Thai targets product improvement on European routes

22 Jul 2011 by BusinessTraveller

Forthcoming A380 aircraft, newly-leased B777-300s and retrofitted B747 jumbos should mean Thai Airways customers will gradually see an improved onboard experience on European routes over the next twelve months.

Thai Airways recently took delivery of the first of its retrofitted B747-400 aircraft, with another five due by 2012 and a total of twelve eventually due for completion by 2013. The new product will provide customers across all three classes with a personal TV screen and inflight connectivity, as well as new economy seats and a 180 degree lie flat bed in Royal First Class.

At a recent event at Airbus’ factory in Toulouse the president of Thai Airways Piyasvasti Amranand said that “it’s very clear that with competition on European routes if your product is not good then you lose your customers.”

To illustrate this the carrier points to a 20 per cent rise year-on-year in customers on its Paris-Bangkok route (using new B777-300ERs leased from Jet Airways), compared to a fall in customers on its London and Frankfurt routes of ten and six per cent respectively. Amranand said he is “pretty confident that once the new product starts to come in we should be able to recapture the lost market.”

This year Thai Airways will acquire 37 new aircraft, with 22 coming on 12-year operating leases and 15 more purchased as part of its broader fleet regeneration project (see online news January 17).

Thai will also continue to lease B777-300ERs from Jet Airways on two year leases in order “to help us improve our product and increase capacity quickly,” said Mr Amranand before confirming that it will be leasing a further two B777s from the Indian carrier next year to accompany the three currently on lease.

The carrier’s new batch of A330 aircrafts, the first of which was delivered in March, will serve regional and domestic routes such as Japan, India, Hong Kong, Singapore and mainland China, but not Europe which will be served by the A340-600, B747, B777 and A380 aircrafts.

Thai Airways has recently released more details about its forthcoming A380 aircraft (see online news July 20), including a computer generated tour of the superjumbo’s layout. Amranand conceded that filling the A380 in the low season, the second quarter of the year, would be key to the economics of the aircraft.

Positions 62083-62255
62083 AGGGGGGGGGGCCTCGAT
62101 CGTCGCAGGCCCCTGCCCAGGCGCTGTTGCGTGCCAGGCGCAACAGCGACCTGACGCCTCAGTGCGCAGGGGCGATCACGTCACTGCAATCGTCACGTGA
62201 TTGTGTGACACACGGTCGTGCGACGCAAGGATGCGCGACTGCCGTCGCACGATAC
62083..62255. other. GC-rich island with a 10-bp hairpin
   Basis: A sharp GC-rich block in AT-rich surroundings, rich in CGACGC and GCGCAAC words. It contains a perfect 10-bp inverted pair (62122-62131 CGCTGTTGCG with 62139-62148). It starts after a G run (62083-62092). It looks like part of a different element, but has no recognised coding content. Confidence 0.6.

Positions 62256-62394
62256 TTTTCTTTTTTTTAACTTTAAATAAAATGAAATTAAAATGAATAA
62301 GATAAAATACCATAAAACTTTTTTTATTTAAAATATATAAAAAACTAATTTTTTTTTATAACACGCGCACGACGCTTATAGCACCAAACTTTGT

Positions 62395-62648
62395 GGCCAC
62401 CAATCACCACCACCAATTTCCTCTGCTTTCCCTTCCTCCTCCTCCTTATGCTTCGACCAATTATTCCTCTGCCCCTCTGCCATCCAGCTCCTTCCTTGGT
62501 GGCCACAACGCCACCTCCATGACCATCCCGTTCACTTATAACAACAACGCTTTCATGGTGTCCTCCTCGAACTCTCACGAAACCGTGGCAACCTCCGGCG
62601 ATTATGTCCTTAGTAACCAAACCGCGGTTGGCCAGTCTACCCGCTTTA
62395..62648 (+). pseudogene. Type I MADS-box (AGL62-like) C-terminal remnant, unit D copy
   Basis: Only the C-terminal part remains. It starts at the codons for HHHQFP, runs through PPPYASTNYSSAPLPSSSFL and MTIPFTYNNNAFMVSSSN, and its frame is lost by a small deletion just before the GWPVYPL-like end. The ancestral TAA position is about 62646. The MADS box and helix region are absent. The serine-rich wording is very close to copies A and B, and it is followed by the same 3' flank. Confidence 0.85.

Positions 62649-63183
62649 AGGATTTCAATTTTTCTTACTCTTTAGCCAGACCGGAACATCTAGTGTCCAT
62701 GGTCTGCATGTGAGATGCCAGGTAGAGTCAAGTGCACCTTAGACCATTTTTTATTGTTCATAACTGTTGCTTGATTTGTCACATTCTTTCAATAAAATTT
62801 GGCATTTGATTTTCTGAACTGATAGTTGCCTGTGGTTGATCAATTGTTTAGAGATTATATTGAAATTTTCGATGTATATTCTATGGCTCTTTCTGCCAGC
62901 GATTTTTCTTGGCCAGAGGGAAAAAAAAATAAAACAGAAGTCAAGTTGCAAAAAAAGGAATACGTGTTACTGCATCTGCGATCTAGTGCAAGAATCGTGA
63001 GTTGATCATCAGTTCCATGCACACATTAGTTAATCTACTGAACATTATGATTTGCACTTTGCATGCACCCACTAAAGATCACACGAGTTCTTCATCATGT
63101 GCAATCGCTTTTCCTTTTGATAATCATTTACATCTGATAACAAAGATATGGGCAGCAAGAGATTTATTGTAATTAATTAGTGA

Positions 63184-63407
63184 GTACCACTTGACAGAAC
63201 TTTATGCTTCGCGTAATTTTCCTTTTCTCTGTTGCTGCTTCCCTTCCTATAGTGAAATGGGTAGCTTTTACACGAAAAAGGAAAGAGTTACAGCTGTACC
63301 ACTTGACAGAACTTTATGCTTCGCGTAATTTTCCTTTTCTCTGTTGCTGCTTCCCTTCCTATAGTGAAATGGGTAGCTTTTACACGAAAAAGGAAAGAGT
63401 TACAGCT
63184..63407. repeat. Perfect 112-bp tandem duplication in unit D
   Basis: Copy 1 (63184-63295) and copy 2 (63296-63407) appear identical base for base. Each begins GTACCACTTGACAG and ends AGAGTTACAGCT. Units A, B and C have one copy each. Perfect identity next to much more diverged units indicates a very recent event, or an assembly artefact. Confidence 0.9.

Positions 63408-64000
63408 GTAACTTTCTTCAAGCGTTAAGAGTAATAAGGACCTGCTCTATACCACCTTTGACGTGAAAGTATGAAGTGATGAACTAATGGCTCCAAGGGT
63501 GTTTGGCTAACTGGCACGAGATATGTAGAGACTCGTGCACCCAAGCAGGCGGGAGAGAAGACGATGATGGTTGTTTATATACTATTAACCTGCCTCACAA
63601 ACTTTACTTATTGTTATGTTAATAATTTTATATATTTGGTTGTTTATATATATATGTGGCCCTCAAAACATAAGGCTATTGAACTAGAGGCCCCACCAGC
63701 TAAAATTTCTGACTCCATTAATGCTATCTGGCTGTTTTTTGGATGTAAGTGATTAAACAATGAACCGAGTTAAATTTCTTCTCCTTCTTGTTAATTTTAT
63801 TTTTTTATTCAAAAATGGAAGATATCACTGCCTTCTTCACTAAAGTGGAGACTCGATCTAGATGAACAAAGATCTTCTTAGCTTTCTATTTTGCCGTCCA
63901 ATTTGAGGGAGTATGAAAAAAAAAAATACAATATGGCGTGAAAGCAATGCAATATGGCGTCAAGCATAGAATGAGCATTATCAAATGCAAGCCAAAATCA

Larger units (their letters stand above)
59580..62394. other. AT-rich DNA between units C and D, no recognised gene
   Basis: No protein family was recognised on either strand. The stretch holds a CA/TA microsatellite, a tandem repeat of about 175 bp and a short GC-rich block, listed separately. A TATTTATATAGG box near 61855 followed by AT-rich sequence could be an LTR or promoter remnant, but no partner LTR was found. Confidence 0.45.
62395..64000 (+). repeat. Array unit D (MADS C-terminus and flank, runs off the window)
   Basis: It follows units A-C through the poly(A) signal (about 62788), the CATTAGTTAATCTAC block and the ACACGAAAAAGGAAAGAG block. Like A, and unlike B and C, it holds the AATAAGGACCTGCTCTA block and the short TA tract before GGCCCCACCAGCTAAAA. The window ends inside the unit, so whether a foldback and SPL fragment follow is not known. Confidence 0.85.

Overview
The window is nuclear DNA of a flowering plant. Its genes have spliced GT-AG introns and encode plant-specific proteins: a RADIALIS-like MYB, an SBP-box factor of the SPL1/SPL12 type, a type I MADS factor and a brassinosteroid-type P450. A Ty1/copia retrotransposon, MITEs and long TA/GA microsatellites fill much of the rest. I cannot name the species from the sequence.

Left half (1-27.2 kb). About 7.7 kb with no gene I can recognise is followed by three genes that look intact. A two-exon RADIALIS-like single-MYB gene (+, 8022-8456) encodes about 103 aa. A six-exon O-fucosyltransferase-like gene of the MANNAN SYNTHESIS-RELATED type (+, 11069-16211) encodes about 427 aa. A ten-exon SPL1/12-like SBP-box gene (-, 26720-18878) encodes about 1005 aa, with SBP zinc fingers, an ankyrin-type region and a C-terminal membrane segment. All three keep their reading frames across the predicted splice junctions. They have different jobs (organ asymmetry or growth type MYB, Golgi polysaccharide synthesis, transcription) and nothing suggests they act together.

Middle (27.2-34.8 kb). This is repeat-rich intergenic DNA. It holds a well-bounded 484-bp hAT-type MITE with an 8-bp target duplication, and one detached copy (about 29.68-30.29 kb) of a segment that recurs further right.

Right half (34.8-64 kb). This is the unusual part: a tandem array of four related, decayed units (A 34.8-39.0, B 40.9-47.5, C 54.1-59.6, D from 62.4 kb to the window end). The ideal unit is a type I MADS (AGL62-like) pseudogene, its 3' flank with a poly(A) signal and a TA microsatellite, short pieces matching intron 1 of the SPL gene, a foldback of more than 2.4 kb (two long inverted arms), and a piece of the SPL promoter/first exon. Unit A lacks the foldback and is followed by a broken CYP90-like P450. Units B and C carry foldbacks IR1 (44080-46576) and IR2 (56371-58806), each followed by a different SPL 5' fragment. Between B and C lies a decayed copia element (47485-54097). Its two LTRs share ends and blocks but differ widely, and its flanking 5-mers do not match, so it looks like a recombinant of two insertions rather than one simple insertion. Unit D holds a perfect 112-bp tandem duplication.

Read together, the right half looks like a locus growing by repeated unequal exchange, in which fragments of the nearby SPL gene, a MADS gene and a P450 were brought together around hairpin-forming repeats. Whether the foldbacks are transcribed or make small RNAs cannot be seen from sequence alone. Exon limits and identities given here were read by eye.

Thai Airways has also signed 12 year operating leases on eight B787 Dreamliners (scheduled for delivery in 2014-17) and eight A350s (2016-17) as well as six A320s (2012-13) in an attempt to keep debt levels down in its fleet regeneration efforts. The carrier has also purchased six B777-300ERs (2014-15), four A350s (2016-17) and five A320s (2014-15).

The average age of the Thai Airways fleet currently stands at 11.7 years, with the long term aim to reduce this to eight years by 2017 and to increase the size of the fleet from 85 to 105, all while simplifying the number of types of aircraft and engines across the fleet.

Amranand says that “In the future we do not want to keep aircrafts until they are 25 years old because new aircrafts are a lot more fuel efficient and maintenance costs are a lot lower. That’s why 12 new leases is not a bad option.”

Amranand also believes that increasing frequencies would be best for the company but until the new aircraft arrive he will look at reopening routes where there is little competition, such as the Brussels to Bangkok route which is due to recommence in December (see online news June 27), along with a possible one-stop service to New York.

Amranand said that “With the new plan there will be a reduction in the number of types of aircraft and engines, and obviously it looks that we will have a large fleet of B777s for long haul, and for the medium haul we will have a large fleet of A330s so that the A345, A346, A300-600 and B737s will be taken out of operations in the next few years.”

However he admitted that if the delivery of Airbus’ A350 aircraft was subject to the same kind of delays as the A380, then some of the existing fleet would have to be held on to a little longer, as well as integrating the newly purchased B777-300ERs as quickly as possible.

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Report by Scott Carey

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